Thursday, July 2, 2009

Theater Review: Waiting for Godot

Location: Studio 54, 254 West 54th St., NY, NY

Website: Official Waiting for Godot site

Starring: Nathan Lane, Bill Irwin, John Goodman, John Glover

My Review: After suffering through the abysmal The Philanthropist, I was thrilled that the next offering from my Roundabout Theatre subscription was a great production. But it’s a great production of a play I’m somewhat ambivalent about.

Describing the plot of Waiting for Godot overly simplifies the play, but here goes: Two dusty hobos, named Estragon and Vladimir, are waiting in a stark and barren location for Godot to arrive. They’ve never met Godot, so they don’t know what he looks like, nor are they sure why they’re waiting for him, but they continue to wait nevertheless. To pass the time they tell jokes that never reach the punch line, bicker about things like ill-fitting boots, and contemplate hanging themselves from a nearby tree, if only they had a bit of rope. The large and in charge Pozzo arrives on the scene with his slave, Lucky, in tow, and while he’s blustery and unsettling, his company allows the two to pass the time more quickly. At the end of the day, a young boy arrives to announce that Godot will not be coming, but he will surely come tomorrow. And then another day begins, much in the same way as the one before.

Not a whole lot actually happens on stage; the entire point of Godot is for each audience member to decide what it means to them. For those interested in some serious analysis, surely there are plenty of Drama student’s term papers available that cover the various themes and metaphors of the play. For those interested in my take, I believe the play is a comment on the futility of life. Much like Estragon and Vladimir, we’re all constantly waiting for something that may never arrive; waiting to find that dream job, waiting to meet that person who will change our life, waiting to take that big vacation, waiting to figure out what we should be doing with our time on Earth. And the sad truth is, that while we wait for the big life events to happen, the rest of life quietly slips by, and to pass the time, we tell jokes, sing songs, bicker and argue, delight in the occasional distraction (no matter how disconcerting it may be), and every once in awhile ponder what would happen if we just ended it all. And then another day begins, indistinguishable from any number of days preceding it, and we continue to wait.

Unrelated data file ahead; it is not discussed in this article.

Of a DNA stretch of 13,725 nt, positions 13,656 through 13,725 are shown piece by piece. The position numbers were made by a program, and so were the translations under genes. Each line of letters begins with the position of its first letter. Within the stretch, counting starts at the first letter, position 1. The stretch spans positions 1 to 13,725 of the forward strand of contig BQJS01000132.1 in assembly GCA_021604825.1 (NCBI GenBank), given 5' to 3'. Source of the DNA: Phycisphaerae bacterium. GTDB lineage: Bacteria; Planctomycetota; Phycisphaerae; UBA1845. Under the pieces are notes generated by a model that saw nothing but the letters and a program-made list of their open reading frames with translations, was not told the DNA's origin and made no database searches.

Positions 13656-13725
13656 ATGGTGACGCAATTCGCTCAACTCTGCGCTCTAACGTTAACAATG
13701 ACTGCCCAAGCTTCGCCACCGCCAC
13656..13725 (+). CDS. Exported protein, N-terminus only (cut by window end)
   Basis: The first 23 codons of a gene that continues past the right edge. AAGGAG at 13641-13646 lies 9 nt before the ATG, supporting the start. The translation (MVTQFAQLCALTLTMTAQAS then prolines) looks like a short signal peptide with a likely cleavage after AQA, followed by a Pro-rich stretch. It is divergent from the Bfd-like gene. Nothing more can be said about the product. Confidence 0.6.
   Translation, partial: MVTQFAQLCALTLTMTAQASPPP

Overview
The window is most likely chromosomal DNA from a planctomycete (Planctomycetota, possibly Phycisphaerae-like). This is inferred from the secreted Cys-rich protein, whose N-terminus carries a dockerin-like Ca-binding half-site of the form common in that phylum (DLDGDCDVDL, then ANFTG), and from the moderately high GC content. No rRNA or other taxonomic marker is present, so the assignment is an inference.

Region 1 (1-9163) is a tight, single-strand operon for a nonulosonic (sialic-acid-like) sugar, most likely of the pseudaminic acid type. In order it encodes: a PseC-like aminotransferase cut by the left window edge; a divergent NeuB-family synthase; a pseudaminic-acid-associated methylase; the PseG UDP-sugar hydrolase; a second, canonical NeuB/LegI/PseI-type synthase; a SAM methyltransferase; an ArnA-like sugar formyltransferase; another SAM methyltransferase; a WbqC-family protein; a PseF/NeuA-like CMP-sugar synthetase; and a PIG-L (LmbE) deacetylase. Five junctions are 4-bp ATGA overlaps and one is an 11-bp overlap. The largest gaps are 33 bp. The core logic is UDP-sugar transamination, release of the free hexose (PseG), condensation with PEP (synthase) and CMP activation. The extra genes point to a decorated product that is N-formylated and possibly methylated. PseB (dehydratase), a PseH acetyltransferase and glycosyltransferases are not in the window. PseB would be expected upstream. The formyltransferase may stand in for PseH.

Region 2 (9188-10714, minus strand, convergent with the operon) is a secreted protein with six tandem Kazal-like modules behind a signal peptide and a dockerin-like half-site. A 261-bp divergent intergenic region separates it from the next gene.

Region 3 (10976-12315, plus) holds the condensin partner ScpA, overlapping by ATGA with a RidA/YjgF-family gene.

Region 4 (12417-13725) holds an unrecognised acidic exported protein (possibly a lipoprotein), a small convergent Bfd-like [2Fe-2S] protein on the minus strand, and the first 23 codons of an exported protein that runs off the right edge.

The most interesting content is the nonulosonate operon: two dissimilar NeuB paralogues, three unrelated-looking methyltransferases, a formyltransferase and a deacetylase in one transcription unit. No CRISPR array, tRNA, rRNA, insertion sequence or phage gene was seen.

The production of Godot playing at Studio 54 presents this study in wasted life beautifully, with its minimalist set design and excellent cast. Nathan Lane and Bill Irwin are the main two, and while both are primarily known for their comedic acting (and there are plenty of opportunities for some clowning in Godot), they also deftly express the sorrow and frustration in waiting for something that seems doomed to never happen. John Goodman is the oversized Pozzo (both in terms of personality and actual size), a well-to-do blowhard with a slave (John Glover) who he keeps on an increasingly short leash. Whenever Pozzo arrives on stage, he’s meant to disturb the monotony that Estragon and Vladimir have established, and Goodman does an excellent job of commanding the scene whenever he appears. As the mostly silent slave Lucky, Glover manages to be both comic and tragic in the same moment, as he totes his master’s luggage through the barren wasteland they’re traveling and obliges his commands to “think” and “dance”, which he does on shaky limbs while panting and gasping for air. Yet when Estragon and Vladimir attempt to show him a bit of kindness, Lucky lashes out at them, preferring to remain an abused slave to the master he’s used to. And if that’s not a bleakly accurate metaphor for life itself, I don’t know what is.

Bottom Line: Waiting for Godot is a slow-moving play for an audience who doesn’t mind thinking about what they’re seeing. The end of the first act feels like the end of the play, and you wonder what could possibly happen in Act II. And then Act II begins, and the whole point (or rather, pointlessness) of it all becomes clear. With a lesser cast, Godot would be a plodding bore, but in the hands of these expert players, you don’t mind joining them in the wait.

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